Rampage Nation: Securing America from Mass Shootings
- By Louis Klarevas
- Prometheus Books
- 340 pp.
- Reviewed by Russell J. MacMullan Jr.
- August 22, 2016
An even-handed assessment of a modern-day scourge.
Just to be clear, I was a member of the NRA when I was a boy. I learned gun safety, hunting etiquette, and how to prepare game for a meal — all elements of honored traditions passed between generations. Explicit in that education, however, was the knowledge that with the freedom to own a gun came an equal and revered measure of responsibility and restraint in the use of it. Today, mass shootings stand in stark contrast to that sober measure.
By examining historical and recent mass shootings, Louis Klarevas, a professor at the University of Massachusetts and a national-security consultant, asserts that gun massacres pose an unacceptable public-safety risk in America.
His Rampage Nation: Securing America from Mass Shootings is not strictly an academic tract, although there are 79 pages of notes and attributions. Nor is his book a polemic. Distinctively, however, the author prefaces each chapter by coupling his research on gun violence with heartbreaking narratives of horrific gun assaults like those in Akron, Ohio, by Michael Hance and Fort Hood, Texas, by Nidal Hasan.
Klarevas introduces the reader to mass shootings, beginning with his own first-hand account of a shotgun attack at a Greek taverna by an aggrieved and unstable fisherman. With this anecdote, the author frames his approach to shooting massacres, arguing that all “acts of violence involve a combination of ill intention, vulnerable victims, and harmful capabilities,” his “trinity of violence.” Without one of these elements, there are no mass-shooting victims.
Often addressing us in the second person in these stories, he walks us, for instance, down the halls and classrooms of Sandy Hook Elementary School as Adam Lanza sprays automatic fire at adults and children alike. I teared up, yet I could not stop reading.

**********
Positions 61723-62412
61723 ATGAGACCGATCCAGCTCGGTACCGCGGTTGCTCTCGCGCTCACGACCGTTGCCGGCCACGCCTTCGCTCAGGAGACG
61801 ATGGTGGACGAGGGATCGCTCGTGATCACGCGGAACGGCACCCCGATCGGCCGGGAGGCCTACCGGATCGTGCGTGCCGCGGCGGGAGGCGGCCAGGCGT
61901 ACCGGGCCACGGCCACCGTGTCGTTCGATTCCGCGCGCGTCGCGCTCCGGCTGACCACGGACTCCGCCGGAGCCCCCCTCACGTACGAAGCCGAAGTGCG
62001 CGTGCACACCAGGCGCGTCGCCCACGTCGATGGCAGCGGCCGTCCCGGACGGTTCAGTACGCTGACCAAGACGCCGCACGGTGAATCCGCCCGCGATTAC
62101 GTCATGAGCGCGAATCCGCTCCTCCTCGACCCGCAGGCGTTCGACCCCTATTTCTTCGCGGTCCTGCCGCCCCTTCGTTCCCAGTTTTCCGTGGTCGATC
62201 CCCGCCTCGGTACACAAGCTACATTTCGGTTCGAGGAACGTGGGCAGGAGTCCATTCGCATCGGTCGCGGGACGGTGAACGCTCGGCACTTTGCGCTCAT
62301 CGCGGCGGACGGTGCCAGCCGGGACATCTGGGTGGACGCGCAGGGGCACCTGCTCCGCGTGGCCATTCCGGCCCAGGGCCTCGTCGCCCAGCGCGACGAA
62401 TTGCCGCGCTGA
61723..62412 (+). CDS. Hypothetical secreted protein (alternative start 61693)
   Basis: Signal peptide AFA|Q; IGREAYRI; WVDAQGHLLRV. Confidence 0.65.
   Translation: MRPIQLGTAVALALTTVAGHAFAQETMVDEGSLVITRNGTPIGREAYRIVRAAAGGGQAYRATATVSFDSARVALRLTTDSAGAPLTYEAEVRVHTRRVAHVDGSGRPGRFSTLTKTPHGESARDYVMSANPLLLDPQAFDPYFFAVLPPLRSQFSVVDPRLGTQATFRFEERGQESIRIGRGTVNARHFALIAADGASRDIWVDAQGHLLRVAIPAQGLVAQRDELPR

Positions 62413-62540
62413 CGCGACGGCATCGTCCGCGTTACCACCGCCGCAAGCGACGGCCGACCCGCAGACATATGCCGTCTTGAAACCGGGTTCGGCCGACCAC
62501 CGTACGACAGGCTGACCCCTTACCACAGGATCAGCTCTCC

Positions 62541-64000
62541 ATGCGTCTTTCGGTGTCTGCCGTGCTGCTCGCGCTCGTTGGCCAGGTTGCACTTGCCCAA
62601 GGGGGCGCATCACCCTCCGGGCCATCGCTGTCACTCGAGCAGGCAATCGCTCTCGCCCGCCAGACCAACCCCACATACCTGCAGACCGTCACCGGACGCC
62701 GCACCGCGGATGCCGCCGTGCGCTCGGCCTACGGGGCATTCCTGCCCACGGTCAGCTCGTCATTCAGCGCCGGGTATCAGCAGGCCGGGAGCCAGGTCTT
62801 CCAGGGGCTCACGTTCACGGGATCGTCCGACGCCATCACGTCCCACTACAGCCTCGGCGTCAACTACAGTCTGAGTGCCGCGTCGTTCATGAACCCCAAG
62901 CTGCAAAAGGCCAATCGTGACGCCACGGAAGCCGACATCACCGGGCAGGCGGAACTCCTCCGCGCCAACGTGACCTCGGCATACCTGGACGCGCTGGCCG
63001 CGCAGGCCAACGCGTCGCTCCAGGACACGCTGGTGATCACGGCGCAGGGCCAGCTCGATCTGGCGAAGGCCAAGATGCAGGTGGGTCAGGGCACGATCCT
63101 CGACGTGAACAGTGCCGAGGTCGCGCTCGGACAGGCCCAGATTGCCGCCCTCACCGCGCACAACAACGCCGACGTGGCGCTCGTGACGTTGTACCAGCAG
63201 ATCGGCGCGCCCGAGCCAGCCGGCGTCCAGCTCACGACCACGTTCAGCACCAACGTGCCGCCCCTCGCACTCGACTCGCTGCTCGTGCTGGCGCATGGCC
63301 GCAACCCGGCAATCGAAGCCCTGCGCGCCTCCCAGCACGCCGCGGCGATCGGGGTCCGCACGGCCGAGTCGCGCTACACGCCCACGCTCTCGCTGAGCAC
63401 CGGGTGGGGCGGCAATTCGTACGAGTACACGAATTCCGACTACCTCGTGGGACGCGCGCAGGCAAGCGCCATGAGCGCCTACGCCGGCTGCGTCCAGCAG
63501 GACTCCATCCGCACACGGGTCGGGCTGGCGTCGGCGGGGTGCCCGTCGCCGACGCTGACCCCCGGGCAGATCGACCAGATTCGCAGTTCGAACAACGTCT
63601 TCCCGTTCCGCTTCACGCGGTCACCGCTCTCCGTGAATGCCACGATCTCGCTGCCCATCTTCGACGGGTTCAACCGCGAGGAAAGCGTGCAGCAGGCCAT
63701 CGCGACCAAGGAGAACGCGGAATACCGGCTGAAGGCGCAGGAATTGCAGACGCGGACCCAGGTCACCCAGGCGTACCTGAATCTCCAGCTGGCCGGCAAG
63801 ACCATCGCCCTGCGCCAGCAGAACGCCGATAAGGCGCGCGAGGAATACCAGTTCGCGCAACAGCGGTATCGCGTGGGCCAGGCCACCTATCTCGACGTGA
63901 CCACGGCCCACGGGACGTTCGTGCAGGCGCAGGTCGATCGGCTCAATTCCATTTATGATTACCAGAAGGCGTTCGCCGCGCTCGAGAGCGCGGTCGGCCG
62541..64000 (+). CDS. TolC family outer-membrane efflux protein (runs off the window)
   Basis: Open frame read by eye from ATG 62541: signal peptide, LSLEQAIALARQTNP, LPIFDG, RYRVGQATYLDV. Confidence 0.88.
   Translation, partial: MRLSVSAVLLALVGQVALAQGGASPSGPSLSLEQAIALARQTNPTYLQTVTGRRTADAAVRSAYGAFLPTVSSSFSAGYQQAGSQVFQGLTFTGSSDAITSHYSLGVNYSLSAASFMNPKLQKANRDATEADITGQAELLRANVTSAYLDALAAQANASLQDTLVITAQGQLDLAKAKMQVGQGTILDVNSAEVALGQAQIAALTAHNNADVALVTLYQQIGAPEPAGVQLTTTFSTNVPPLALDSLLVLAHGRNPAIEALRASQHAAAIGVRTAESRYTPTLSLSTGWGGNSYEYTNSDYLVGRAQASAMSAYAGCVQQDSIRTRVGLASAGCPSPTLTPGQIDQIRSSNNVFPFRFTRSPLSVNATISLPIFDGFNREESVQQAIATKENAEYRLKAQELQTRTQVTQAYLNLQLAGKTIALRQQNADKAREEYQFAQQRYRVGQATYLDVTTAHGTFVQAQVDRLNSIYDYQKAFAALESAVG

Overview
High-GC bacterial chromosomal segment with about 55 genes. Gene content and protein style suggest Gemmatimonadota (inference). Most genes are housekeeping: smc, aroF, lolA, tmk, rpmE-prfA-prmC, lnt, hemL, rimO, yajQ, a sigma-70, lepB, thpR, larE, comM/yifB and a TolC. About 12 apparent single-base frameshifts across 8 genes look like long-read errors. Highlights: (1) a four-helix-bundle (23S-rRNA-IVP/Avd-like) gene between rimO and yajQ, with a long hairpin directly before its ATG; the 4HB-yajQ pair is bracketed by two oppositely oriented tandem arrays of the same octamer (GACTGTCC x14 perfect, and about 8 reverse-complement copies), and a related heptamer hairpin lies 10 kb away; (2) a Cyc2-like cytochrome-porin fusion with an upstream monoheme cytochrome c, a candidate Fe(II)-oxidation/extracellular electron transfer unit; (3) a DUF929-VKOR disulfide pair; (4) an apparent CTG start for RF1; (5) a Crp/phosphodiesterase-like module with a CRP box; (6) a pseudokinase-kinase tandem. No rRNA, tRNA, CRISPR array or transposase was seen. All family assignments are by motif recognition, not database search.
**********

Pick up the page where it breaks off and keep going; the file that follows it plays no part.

Klarevas does not sensationalize the intimate details of such mass shootings; he puts us wincingly in the midst of sensational violence. He humanizes essentially dehumanizing violence so that the abstract argument about guns is tethered to fatal and bloody carnage.
His analysis is organized in three sections: the problem and definitions, the history and contextual basis of gun violence, and proposed solutions.
In the first section, Klarevas articulates a middle position between opposing political positions and partisan definitions about what actually constitutes mass gun violence. He demonstrates that both the political left and right employ shaky datasets to determine the incidence of mass shootings in the service of often simplistic and unexamined and competing slogans. Then he parses those partisan definitions to arrive at a broader interpretation that incorporates fatalities and injuries, domestic violence, criminal activities, and terroristic acts over multiple sites by multiple shooters.
In support of his analysis, Rampage Nation is replete with tables and graphs that depict the increasing number and widening scope of gun massacres. His inescapable conclusion is that “no single incident of violence has killed more people in the United States than mass shooting.”